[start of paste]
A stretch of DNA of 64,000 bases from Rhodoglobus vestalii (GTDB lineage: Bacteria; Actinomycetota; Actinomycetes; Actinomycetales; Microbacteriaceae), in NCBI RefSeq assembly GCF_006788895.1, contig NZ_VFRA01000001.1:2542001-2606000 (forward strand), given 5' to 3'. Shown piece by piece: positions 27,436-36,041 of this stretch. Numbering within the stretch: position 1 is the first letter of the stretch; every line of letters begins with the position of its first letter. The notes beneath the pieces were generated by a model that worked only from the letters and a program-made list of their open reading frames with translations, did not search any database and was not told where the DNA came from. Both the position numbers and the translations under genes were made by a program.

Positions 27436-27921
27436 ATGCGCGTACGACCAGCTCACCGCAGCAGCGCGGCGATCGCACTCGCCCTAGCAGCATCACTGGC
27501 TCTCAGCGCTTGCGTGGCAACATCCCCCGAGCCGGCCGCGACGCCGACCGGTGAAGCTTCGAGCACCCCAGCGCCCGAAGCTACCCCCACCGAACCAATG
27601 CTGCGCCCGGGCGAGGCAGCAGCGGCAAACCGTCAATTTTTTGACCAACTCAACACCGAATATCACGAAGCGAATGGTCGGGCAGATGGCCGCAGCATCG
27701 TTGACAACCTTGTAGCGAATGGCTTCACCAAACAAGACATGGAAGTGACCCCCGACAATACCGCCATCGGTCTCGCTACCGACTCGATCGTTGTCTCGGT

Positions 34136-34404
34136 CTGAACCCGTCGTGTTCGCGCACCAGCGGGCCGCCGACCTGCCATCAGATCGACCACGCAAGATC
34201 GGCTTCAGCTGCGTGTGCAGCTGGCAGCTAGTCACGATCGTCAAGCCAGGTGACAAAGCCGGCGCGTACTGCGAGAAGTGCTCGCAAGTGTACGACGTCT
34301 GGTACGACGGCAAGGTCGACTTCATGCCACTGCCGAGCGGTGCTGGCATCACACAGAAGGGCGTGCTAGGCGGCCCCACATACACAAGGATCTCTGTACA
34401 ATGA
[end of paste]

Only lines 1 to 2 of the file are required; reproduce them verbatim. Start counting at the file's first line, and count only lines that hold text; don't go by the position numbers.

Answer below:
A stretch of DNA of 64,000 bases from Rhodoglobus vestalii (GTDB lineage: Bacteria; Actinomycetota; Actinomycetes; Actinomycetales; Microbacteriaceae), in NCBI RefSeq assembly GCF_006788895.1, contig NZ_VFRA01000001.1:2542001-2606000 (forward strand), given 5' to 3'. Shown piece by piece: positions 27,436-36,041 of this stretch. Numbering within the stretch: position 1 is the first letter of the stretch; every line of letters begins with the position of its first letter. The notes beneath the pieces were generated by a model that worked only from the letters and a program-made list of their open reading frames with translations, did not search any database and was not told where the DNA came from. Both the position numbers and the translations under genes were made by a program.

Positions 27436-27921